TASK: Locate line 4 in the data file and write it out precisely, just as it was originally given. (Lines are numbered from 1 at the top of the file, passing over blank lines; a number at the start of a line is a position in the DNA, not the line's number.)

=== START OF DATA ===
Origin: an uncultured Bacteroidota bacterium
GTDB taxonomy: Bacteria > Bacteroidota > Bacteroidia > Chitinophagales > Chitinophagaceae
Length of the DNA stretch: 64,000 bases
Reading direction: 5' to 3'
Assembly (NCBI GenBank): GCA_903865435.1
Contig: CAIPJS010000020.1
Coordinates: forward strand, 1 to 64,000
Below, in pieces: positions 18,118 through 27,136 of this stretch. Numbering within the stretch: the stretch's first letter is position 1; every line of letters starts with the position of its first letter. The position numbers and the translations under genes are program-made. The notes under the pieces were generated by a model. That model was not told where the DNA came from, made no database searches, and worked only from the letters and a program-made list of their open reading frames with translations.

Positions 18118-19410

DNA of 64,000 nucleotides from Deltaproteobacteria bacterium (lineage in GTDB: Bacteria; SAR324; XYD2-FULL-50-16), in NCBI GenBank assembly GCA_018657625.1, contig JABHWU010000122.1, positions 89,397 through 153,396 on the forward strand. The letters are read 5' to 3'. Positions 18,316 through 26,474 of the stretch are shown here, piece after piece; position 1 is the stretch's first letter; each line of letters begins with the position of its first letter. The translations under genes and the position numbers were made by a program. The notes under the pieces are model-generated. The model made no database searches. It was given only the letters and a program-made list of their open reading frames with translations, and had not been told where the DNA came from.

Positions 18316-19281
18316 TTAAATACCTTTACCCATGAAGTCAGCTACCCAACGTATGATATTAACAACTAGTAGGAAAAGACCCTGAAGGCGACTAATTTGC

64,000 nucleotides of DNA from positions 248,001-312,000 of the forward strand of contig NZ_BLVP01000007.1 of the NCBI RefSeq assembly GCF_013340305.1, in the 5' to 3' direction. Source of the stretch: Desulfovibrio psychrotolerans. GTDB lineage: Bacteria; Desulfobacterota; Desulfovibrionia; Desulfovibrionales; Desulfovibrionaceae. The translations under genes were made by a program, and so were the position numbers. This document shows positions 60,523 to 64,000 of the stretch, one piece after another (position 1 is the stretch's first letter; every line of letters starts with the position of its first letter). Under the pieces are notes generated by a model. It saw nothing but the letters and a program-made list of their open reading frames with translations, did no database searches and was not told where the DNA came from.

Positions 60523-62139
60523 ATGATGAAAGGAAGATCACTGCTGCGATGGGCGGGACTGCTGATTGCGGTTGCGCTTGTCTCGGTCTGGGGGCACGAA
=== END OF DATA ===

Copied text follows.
Reading direction: 5' to 3'